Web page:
Council needs to fast-track rail before gridlock
First train ride re-enacted for Queensland Rail's 150th birthday
Nambour a better option: Woombye anti-rail stabling group
South west Queensland pushes for more rail services for cattle
Tilt Trains set for a major overhaul
Ipswich celebrates heritage at Rail Museum on Open Day
Two rail lines earmarked for northern Australia
The $55.8 million dual gauge rail line from Acacia Ridge to Bromelton remains unfinished
Police investigate if fallen powerlines on Gold Coast train line work of vandals
Sourcing critical railway upgrade funding needs cool heads and smart solutions
RAIL employees stood down after Cyclone Debbie could soon return to work as damaged lines are fixed earlier than expected.
Up to 180 workers from BMA and Aurizon were forced to take annual or unpaid leave earlier this month after Debbie left several rail lines out of service.
Four major railway corridors were closed, including the Newlands and Goonyella lines, which were out for repairs for up to five weeks.
BMA and Aurizon used a special clause in the Fair Work Act, which allows companies to stand down an employee during a period a worker cannot be usefully employed.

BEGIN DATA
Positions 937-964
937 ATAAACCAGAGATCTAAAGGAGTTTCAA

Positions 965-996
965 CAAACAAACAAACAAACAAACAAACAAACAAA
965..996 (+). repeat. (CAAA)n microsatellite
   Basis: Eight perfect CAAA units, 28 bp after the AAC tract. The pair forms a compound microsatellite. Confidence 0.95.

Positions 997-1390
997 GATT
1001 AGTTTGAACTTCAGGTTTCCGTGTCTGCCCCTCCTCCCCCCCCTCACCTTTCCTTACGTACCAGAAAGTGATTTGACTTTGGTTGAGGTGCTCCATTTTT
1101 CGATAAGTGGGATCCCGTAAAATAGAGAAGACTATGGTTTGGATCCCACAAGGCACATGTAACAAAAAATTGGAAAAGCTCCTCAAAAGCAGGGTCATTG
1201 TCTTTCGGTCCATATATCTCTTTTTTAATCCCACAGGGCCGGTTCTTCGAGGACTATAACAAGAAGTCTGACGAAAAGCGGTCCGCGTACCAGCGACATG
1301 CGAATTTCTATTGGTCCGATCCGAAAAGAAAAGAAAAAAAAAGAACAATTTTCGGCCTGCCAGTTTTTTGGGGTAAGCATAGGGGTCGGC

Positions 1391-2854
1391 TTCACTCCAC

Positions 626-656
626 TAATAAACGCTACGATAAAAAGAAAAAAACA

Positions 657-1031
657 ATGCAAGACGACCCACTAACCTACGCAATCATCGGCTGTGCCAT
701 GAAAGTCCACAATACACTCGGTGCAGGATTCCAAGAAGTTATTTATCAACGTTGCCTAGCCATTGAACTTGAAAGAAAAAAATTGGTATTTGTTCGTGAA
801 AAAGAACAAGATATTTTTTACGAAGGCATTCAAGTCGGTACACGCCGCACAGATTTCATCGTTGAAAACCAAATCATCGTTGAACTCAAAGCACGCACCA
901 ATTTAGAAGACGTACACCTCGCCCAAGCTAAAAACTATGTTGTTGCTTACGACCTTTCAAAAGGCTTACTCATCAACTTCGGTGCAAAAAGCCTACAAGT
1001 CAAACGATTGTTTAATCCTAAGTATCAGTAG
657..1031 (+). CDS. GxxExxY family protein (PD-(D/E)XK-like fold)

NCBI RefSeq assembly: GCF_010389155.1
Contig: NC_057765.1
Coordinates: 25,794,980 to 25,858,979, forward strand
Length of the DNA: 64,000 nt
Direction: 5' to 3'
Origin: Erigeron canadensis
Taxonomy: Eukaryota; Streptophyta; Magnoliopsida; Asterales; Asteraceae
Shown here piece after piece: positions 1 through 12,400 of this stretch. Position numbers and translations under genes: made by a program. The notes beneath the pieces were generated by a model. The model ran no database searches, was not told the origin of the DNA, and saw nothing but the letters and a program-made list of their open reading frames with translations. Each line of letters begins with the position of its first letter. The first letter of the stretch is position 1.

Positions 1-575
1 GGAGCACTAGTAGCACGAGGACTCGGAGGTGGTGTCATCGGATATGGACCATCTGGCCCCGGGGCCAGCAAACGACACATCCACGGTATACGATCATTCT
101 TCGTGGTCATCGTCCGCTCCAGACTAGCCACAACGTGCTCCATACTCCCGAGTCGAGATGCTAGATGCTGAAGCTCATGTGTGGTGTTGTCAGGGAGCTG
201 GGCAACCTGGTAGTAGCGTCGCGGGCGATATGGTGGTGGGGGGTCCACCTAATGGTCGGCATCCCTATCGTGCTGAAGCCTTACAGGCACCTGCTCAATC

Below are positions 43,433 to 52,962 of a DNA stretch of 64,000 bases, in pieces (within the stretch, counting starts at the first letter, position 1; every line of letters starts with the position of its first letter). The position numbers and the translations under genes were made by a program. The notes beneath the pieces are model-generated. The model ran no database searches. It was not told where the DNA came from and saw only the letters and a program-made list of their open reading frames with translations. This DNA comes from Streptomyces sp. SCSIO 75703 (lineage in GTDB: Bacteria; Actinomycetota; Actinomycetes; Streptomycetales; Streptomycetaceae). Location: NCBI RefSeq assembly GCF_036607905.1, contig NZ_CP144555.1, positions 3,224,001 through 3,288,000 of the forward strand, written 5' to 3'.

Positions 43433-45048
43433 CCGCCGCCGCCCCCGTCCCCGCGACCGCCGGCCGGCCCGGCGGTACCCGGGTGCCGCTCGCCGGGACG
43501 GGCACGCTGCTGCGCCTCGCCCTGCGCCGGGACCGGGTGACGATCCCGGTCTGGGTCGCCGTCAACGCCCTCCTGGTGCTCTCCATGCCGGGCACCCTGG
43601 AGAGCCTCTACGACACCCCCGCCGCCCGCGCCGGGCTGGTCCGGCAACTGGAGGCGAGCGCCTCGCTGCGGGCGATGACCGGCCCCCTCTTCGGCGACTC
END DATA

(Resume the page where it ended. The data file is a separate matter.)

The union representing rail workers met with the two companies and has since been told work is expected to resume within a week.
"BMA agreed the workforce would return on April 24, dependant on works not exceeding ... the expected date,” Rail, Tram and Bus Union Queensland state president Bruce Mackie said.
"Aurizon anticipate their tracks will reopen on April 26, so they want workers back on the 24th also.
"Because they initially stood them down until the end of the month, Aurizon's only been able to invite them back to work, the workers can stay on leave until the end of the month if they choose.
"Despite the early return, we (RTBU) still totally condemn the actions of BMA and Aurizon.”
Mr Mackie said Pacific National was a good example of how companies should have operated during a disaster period.
He said employees had had the offer to take annual leave, but if they chose to remain they were deployed to disaster areas.
"Pacific National sent a lot of people from their Bowen depot to help out in surrounding communities,” he said.
"You cannot put a price on employee loyalty.”
BMA and Aurizon have been contacted for comment.
This article first appeared on www.dailymercury.com.au
About this website
Railpage version 3.10.0.0037
All logos and trademarks in this site are property of their respective owner. The comments are property of their posters, all the rest is © 2003-2017 Interactive Omnimedia Pty Ltd.
You can syndicate our news using one of the RSS feeds.